On the other hand, the variant spellings “triple-izer” or “tripleizer” don’t take you there so directly. I might be able to help the search engine along by including those spellings on the site from time to time, but I've resisted doing that because I don’t like either one.
The first is awkward, and the second—if you adhere to the sturdy old i-before-e-except-after-c rule—would be pronounced “triple-a zer.” (Or—if you follow the example of the word “seize”—“triple-ezer”.) After 30 years as a writer and editor, it’s hard for me to deliberately misspell a word, even if it works to my benefit.
My top-of-the-search-results position means that I also hear from quite a few riders who want to know if I’d consider making 46-tooth 151 BCD triplizer for pre-1967 Campagnolo cranks, a 38-tooth 128 BCD triplizer for an old Nervar crank, or maybe a 35-tooth standard ring for a 116 BCD 3-bolt Campagnolo crank.
The answer, I regret to say, is “no.” It evidently is possible to run a successful small business machining one-of-a kind rings on a custom basis--Highpath Engineering in Wales once offered this service—but that’s not a business I know how to make work.
So although I may expand my product line a bit someday, for now I’m only making three specific rings—two triplizers and one low-tooth-count inner ring for a double—that have fairly broad appeal for old-bike nerds, which allows me to make them in batches of a couple of dozen or so at a time.
Oh, what the hell! Make that “two tripleizers or triple-izers and one low-tooth-count inner ring for a double.”
Google, please take note.
In my capacity as Triplizer Czar, I also get fairly frequent inquiries from people looking for triplizer rings for current-production 110, 130, and 135 BCD cranksets. Here I can offer some good news: I don’t make triplizers in those sizes, but only because several other manufacturers already do. If you’re looking for a triplizer in one of those three sizes, here’s where to find it.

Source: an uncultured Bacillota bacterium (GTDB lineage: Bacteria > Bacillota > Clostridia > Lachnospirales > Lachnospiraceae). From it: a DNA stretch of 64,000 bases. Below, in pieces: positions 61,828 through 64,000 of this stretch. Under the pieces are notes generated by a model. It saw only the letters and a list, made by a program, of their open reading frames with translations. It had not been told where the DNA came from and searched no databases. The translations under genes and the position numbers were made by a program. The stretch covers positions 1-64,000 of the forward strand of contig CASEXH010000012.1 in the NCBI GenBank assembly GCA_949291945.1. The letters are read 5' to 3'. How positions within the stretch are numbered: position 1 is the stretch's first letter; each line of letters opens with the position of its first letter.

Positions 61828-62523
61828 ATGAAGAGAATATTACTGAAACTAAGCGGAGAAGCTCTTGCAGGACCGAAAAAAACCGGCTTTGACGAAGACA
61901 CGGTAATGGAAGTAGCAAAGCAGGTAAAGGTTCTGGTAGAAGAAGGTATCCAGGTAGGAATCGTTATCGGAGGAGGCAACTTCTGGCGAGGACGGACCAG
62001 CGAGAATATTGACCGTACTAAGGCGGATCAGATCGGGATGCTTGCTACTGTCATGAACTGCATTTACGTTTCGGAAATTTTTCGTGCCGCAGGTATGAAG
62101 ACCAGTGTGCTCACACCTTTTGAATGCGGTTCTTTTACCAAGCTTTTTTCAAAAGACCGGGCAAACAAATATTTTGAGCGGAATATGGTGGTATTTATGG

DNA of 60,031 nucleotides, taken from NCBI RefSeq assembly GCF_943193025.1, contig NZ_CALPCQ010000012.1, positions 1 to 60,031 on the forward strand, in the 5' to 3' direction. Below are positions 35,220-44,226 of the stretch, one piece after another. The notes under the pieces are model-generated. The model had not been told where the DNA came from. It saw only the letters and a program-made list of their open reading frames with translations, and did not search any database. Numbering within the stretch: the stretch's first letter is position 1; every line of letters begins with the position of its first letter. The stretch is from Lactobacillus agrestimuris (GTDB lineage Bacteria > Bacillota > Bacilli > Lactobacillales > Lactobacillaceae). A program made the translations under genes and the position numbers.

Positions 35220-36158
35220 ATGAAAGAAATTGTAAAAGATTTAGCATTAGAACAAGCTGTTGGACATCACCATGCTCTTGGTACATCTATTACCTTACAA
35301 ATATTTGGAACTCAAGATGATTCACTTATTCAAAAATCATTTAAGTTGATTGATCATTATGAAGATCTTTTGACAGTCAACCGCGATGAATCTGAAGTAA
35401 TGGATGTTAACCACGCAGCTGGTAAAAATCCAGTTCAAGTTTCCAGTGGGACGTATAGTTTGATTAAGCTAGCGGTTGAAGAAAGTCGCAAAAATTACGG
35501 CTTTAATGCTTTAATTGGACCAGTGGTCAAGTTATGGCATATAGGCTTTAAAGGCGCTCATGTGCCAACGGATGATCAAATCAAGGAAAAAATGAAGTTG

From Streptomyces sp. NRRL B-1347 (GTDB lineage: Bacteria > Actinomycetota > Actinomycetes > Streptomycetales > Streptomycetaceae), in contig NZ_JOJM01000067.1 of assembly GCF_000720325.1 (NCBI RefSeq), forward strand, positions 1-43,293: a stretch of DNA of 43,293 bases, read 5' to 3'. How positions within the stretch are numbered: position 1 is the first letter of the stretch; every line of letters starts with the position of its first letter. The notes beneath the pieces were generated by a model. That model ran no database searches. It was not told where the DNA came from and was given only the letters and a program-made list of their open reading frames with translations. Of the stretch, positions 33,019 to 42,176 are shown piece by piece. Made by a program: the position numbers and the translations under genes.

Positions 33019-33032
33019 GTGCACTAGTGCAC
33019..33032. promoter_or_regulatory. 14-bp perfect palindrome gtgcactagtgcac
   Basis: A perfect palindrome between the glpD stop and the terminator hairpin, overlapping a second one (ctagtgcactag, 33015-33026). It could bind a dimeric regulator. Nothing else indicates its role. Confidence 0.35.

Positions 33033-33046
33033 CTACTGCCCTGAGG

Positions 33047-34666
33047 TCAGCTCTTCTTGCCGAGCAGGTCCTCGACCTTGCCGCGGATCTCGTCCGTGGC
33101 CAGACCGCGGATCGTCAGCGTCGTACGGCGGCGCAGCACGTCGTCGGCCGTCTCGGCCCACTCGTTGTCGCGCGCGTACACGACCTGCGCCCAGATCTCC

Interloc Racing Designs/IRD (http://www.interlocracing.com/) makes a 110 BCD chainring that comes in 36- and 34-tooth versions. The IRD triplizer is compatible with any five-arm 110 BCD cranks except modern Campagnolo “hidden bolt” models, which have four mounting bolts on a 110 mm circle and the fifth at 112. It accepts any 74 BCD inner ring.
The French component manufacturer Specialities TA (http://www.specialites-ta.com/gb/produits-rte.html) makes a 110 BCD triplizer ring called the Zephyr K, which is available in 36-, 38-, and 40-tooth versions. TA also makes the 130 BCD Alize K triplizer ring—available in 38, 39, 40, and 42 teeth—and the 135 BCD Vento K in 39, 40,and 42 teeth.
All of the TA triplizers have permanently swaged-in-place chainring nuts for the 74 BCD inner ring. That makes assembly a bit easier compared to the IRD and Red Clover Components triplizers, which use separate inner nuts, but if you manage to strip one of them you're out of luck.
None of the TA triplizer rings seem to be readily available in the U.S., although several online retailers in France and the U.K. will apparently ship them internationally. If you’re sufficiently determined and not in a big hurry for delivery, you should be able to find a source with the help of our old friend Google.
Finally, Stronglight (http://www.stronglight.com) makes what it calls an “intermediare porteur triple” (a phrase unhelpfully translated by Babelfish as “triple bearing intermediate”) for 130 BCD cranksets. It comes in an unusually wide range of sizes: 38, 39, 40, 42, 44, and 46 teeth, making it a promising candidate for some half-step-and-granny setups. It’s carried by XXcycle ( http://www.xxcycle.com), a French online retailer that I’ve had good experiences with when ordering some other hard-to-find components.
Unfortunately, pictures of the Stronglight triplizer leave me baffled. It seems to me that the inner arms on the chainring—which contain the mounting holes for the inner granny ring, and are aligned with the outer 130 BCD mounting holes—would unavoidably interfere with the “ledges” found on the inner face of most crankset spiders. (The Red Clover Components 144 triplizer—like the now-discontinued TA triplizer of the same size--uses a similar in-line design, but incorporates a rectangular “window” to accommodate the crankarm ledges.)
I can imagine that the Stronglight triplizer would work if those crankarm ledges were removed with a grinding wheel. But I can’t imagine that a manufacturer of Stronglight’s stature would sell a chainring that requires structural modifications to any crankset meant to accept it.
Is there anyone out there who has actually used Stronglight’s intermediare porteur triple? If there is, please get in touch and explain to me how it works. My curiosity is strong on this point--although not quite strong enough that I’m ready to buy one of the rings and puzzle it out for myself.